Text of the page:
New York Attorney General Letitia James today announced a lawsuit against three New York City bus companies for causing significant air pollution in communities of color by violating city and state bus idling laws. Buses owned and operated by Jofaz Transportation, Inc., 3rd Avenue Transit, Inc., and Y&M Transit Corp., Inc. repeatedly and unlawfully idled at schools, bus yards, and other locations predominantly in low-income and communities of color throughout the five boroughs, polluting the air and endangering the health of New Yorkers. Attorney General James’ suit seeks monetary relief and a court order to ensure the companies’ full compliance with city and state idling laws.
“These school bus companies have a responsibility to follow the laws that help protect the health and the safety of our communities and the environment,” said Attorney General James. “Too often, we see companies emit these dangerous pollutants in low-income communities or communities of color without consequence. In this case, it’s our Black and brown children who are suffering the impacts and experiencing record-high levels of asthma as a result. We must confront and eliminate environmental injustice in all of its forms, and I will continue to hold companies accountable for taking advantage of vulnerable communities.”
Jofaz Transportation, Inc., 3rd Avenue Transit, Inc., and Y&M Transit Corp., Inc. are three school bus companies that are owned and operated by Joseph Fazzia and his family, and collectively operate 614 buses and three Brooklyn bus yards. The lawsuit, filed in Kings County Supreme Court, alleges that from September 2019 to present day, the companies constantly violated New York state law, which prohibits idling for more than five minutes with certain exceptions, and New York City law, which prohibits idling for more than three minutes — and no more than one minute at schools — with certain exceptions.
The Office of the Attorney General (OAG) previously reached an agreement with Jofaz and 3rd Avenue Transit for violating city and state idling laws, requiring the companies to comply with the laws and train all staff on anti-idling policies. However, using data provided by Geotab, the fleet management system that the Department of Education (DOE) installed on the buses, OAG discovered that the companies continued their substantial, widespread, and persistent exceedances of idling limits at bus yards, near schools, public housing, and other locations across the city, as recently as April of this year.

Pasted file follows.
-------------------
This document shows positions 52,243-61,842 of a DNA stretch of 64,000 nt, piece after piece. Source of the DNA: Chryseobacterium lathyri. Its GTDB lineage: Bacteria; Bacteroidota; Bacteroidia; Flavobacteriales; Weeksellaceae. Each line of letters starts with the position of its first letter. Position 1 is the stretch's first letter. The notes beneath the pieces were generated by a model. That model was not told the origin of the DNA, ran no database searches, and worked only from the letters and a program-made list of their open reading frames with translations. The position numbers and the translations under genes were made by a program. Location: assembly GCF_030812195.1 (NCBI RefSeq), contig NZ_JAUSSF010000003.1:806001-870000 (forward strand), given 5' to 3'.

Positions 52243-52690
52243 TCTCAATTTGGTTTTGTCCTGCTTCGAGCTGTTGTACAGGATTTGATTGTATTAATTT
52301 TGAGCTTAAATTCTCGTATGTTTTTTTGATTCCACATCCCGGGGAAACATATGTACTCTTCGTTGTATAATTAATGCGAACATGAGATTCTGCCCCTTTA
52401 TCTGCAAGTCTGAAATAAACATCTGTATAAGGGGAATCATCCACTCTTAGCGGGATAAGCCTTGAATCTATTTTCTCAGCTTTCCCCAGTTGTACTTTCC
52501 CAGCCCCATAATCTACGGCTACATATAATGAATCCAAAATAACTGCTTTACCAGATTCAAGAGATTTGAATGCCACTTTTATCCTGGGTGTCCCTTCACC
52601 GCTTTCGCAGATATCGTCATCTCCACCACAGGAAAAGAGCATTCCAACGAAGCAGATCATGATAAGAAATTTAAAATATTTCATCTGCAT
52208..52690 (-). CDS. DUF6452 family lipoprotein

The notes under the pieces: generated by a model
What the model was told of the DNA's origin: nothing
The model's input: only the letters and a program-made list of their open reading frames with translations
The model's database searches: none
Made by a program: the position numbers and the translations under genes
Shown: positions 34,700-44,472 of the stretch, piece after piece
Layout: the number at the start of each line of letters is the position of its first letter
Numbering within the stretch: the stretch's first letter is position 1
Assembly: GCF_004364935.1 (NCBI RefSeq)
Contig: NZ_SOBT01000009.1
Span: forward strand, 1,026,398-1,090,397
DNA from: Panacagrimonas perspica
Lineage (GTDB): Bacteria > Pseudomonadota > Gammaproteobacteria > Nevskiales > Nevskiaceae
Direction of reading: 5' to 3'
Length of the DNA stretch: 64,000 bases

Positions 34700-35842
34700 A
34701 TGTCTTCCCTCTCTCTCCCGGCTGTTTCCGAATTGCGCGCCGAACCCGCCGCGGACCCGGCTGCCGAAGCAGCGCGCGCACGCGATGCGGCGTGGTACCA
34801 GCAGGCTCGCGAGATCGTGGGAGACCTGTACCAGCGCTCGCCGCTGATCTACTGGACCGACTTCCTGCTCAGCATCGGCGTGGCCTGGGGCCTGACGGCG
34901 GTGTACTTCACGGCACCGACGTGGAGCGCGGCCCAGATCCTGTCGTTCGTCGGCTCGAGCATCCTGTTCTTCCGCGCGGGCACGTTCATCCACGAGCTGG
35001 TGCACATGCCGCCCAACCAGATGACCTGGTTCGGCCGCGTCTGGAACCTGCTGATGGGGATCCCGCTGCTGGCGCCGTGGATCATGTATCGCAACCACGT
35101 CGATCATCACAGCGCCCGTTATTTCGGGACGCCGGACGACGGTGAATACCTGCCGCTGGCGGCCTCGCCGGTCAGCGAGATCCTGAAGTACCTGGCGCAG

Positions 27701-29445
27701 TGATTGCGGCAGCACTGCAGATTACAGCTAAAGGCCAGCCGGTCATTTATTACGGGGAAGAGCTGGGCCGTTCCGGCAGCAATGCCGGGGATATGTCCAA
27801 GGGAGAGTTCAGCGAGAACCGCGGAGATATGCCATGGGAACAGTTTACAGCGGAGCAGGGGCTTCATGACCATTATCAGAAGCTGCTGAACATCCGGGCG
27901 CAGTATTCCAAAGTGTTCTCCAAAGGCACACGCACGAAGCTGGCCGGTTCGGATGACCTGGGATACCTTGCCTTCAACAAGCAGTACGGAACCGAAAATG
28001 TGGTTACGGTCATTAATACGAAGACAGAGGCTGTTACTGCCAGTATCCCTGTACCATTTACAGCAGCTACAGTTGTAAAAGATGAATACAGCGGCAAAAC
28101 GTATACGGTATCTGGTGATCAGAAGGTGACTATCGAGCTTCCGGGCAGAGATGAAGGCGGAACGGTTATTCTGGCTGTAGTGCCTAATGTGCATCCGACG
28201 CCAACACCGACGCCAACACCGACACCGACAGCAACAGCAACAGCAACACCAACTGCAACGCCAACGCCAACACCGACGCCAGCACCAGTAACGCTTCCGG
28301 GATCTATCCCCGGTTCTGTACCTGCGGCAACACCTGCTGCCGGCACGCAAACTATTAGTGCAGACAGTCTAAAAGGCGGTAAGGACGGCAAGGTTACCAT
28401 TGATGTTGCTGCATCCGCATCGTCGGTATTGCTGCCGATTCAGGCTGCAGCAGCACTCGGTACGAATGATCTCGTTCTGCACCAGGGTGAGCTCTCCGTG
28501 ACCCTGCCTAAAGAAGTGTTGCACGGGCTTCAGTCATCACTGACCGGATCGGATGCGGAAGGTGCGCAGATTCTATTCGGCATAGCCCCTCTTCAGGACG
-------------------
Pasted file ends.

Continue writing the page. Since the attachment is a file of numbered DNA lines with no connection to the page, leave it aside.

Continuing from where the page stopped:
For example, OAG found that between September 4, 2019 and December 31, 2019, a Jofaz school bus idled for at least 10 minutes at a bus yard in Red Hook, Brooklyn on 82 different occasions on 42 different days, indicating that the bus often idled multiple times a day at the yard. The bus yard is in close proximity to the Red Hook Houses, which is the largest public housing development in Brooklyn with more than 6,000 residents.
The OAG also found that during that same time period, 30 different Jofaz school buses idled near P.S. K140 in Bedford-Stuyvesant, Brooklyn for at least 10 minutes each, for a total of 285 different times over 65 days. More than 90 percent of the students at P.S. K140 are Black or Latino. According to the U.S. Environmental Protection Agency, the neighborhood surrounding P.S. K140 is in the 92nd percentile in the country for levels of diesel particulate matter and has childhood asthma rates in the 70th to 80th percentile.
In her lawsuit, Attorney General James is seeking monetary penalties and a court order requiring the companies to ensure that their drivers are complying with the laws and educating and training employees on idling laws and the health and environmental impacts of diesel pollution.
Tailpipe emissions from cars, trucks, and buses are one of the leading sources of air pollution in New York state due to the release of smog-forming pollutants, soot, toxins, and greenhouse gases. Idling is a significant — and usually unnecessary — source of these emissions, with an estimated 130,000 tons of carbon dioxide emitted in New York City each year. New York City suffers roughly 1,400 premature deaths every year — the highest death toll in the Northeast — and pays billions in health costs due to significant pollution from hundreds of thousands of vehicles that operate in the city.
Pollutants found in tailpipe emissions have been linked to numerous serious health issues including asthma, cancer, heart disease, and other serious health impacts, particularly in vulnerable populations such as children, the elderly, and those with respiratory ailments. The vast majority of the health impacts of soot and air pollution exposure are felt in low-income communities and communities of color in New York City. These communities have the highest truck and traffic volume and have industrial facilities, such as bus yards, located in close proximity to residential areas. The children in the high poverty areas of Central Brooklyn, the South Bronx, and Northern Manhattan are three times more likely than children in other areas of the city to be diagnosed with asthma.
Recently, Attorney General James reached an agreement with Reliant Transportation, the now-defunct owner and operator of 838 school buses, following an investigation that revealed the company’s unlawful idling practices. The agreement required Reliant to pay a $59,500 penalty. Reliant is no longer in operation, and if the company is ever reestablished in New York City, they must enact a strict compliance program that includes extensive driver training, the adoption of a strict company anti-idling policy, the installation of automatic shut-off technology on all buses operating in the city, and the monitoring of driver compliance with idling laws.